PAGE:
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How many different ways to wire a P-Bass?

Discussion in 'Pickups & Electronics [BG]' started by NickInMesa, Apr 17, 2009.

  1. I fixed a P-Bass the other day which had been badly mistreated (it's a Johnson I bought for $30 -see my other thread about the Dragonfire pups).

    It was wired in an odd manner, with the capacitor soldered from the pole of one pot to the neutral of the other...

    When wired this way, the two pots controlled the volume and the sound was weak. My guess is that the previous owner screwed around with it (as he did with other parts of the bass).

    I used Martin Koch's book and rewired according to his schematic, now the pickups works perfectly, one pot as volume (and it seems to be a log pot, which I was not sure), the other as tone (and it seems to be a straight pot, which I was not sure either, apparently I was lucky).

    But when I look online, I find that there is indeed a way to wire the P Bass with the capacitor between the two pots.

    That does not seem right, because when I drew the schematic it did not look like it would work properly... And indeed it did not.

    So how there is more than one published way to wire a P?

  2. Liko


    Mar 30, 2007
    Well, basically the tone pot should take the pickups' output and send it through a capacitor and a potentiometer, which will filter out the high frequencies. Ideally, it makes no difference which one comes first. So, your average P-bass will have the pickup's hot lead coming into a side terminal of the volume pot, with a parallel lead between that same terminal and the wiper terminal of the tone pot. The capacitor will then either be wired in series with a lead to the ground jack or will simply be soldered to the tone pot shell (which should be grounded one way or another). You should be able to swap the wire between the volume and tone pots with the capacitor.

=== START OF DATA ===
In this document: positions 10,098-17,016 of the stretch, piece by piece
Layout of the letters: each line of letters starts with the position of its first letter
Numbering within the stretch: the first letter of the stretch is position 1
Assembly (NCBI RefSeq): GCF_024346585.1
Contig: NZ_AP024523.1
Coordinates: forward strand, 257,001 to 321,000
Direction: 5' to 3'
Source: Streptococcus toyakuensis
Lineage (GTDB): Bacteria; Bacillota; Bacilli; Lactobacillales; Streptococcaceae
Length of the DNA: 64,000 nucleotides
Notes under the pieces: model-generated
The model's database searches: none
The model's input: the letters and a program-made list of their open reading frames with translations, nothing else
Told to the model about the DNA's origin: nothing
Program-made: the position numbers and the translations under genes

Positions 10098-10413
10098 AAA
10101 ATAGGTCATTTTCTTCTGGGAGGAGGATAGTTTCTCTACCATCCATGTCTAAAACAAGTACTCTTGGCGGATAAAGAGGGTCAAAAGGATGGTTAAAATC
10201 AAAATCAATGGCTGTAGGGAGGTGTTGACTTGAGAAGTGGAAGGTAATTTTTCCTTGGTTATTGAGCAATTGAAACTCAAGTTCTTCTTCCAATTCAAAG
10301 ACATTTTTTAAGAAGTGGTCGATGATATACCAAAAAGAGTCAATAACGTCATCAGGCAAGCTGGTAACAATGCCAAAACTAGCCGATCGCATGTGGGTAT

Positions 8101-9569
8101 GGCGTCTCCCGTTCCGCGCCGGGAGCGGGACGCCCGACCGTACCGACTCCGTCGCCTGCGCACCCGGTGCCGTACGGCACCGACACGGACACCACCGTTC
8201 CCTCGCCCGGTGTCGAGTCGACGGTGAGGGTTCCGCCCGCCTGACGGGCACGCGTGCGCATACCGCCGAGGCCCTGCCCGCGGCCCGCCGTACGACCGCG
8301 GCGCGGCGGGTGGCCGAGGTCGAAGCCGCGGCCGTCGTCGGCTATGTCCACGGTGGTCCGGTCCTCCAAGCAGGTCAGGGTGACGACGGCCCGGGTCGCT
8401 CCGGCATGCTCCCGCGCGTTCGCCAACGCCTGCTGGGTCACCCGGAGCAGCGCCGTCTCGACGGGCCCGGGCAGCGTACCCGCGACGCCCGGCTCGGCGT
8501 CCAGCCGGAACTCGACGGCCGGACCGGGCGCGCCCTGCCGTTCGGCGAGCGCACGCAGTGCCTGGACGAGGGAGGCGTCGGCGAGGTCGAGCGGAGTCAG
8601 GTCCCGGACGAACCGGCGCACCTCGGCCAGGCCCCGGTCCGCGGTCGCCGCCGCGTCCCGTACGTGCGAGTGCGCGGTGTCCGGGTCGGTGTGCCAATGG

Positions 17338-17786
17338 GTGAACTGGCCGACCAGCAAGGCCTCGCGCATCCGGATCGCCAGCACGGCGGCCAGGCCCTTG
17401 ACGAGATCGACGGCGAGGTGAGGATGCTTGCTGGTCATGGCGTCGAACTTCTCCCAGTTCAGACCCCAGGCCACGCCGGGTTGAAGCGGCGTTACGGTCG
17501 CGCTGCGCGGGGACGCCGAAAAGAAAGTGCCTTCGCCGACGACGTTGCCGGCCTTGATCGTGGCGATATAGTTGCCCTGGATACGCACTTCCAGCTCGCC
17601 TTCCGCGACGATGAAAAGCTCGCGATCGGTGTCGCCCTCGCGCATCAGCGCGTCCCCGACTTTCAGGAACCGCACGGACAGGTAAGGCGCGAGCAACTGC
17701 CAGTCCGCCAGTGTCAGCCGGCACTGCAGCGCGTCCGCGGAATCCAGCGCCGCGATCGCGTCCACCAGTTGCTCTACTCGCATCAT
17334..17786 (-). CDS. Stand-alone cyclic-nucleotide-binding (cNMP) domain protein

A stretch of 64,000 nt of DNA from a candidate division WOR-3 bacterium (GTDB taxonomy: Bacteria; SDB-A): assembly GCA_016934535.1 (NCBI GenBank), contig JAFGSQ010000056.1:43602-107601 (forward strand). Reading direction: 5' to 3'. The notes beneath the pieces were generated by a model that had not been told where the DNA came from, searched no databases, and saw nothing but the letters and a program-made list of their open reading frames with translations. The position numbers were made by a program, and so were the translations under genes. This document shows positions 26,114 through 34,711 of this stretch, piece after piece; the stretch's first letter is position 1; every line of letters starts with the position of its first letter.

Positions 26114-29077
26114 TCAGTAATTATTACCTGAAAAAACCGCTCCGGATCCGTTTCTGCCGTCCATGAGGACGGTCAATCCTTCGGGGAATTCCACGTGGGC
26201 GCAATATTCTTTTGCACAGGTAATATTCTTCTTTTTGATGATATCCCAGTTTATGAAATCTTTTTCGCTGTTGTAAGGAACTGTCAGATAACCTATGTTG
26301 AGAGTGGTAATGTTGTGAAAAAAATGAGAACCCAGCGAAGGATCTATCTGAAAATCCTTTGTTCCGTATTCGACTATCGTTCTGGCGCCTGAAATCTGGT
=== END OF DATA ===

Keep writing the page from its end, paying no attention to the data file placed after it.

Things to watch out for that may have caused the problems you describe:

    * regardless of where the capacitor is, it should never be in parallel with a wire in the circuit. If this is the case, the low frequencies will have a path to ground of the same resistance as the high frequencies, turning the tone pot into a volume pot.
    * the volume and tone should not be wired in series. Though this actually is possible, the multiple potentiometers will lose tone from the pickups.
  3. walterw

    walterw Supportive Fender Gold Supporting Member Commercial User

    Feb 20, 2009
    there are different ways to add the tone pot to the circuit, and they all work pretty much the same. the tone pot is in series with the cap, and one side of that chain goes to hot while the other goes to ground. (technically, the pot is just a rheostat, because you're just using two lugs of it to form a variable resistor.)

    when turned up, the tone pot's resistance blocks the cap from doing anything, and as it's turned down, it lets the cap drain more and more of the highs from hot to ground.
  4. slyjoe

    slyjoe Supporting Member

    Jun 28, 2008
    Valley of the Sun (AZ)
    If by "neutral" you mean the ground lug of the other pot, that is ok. All grounds are the same. Electrically, there is no difference as to which ground the cap connects to.
  5. there are only two ways actually... series and parallel!!! out of phase P pu doesn't sound that good...

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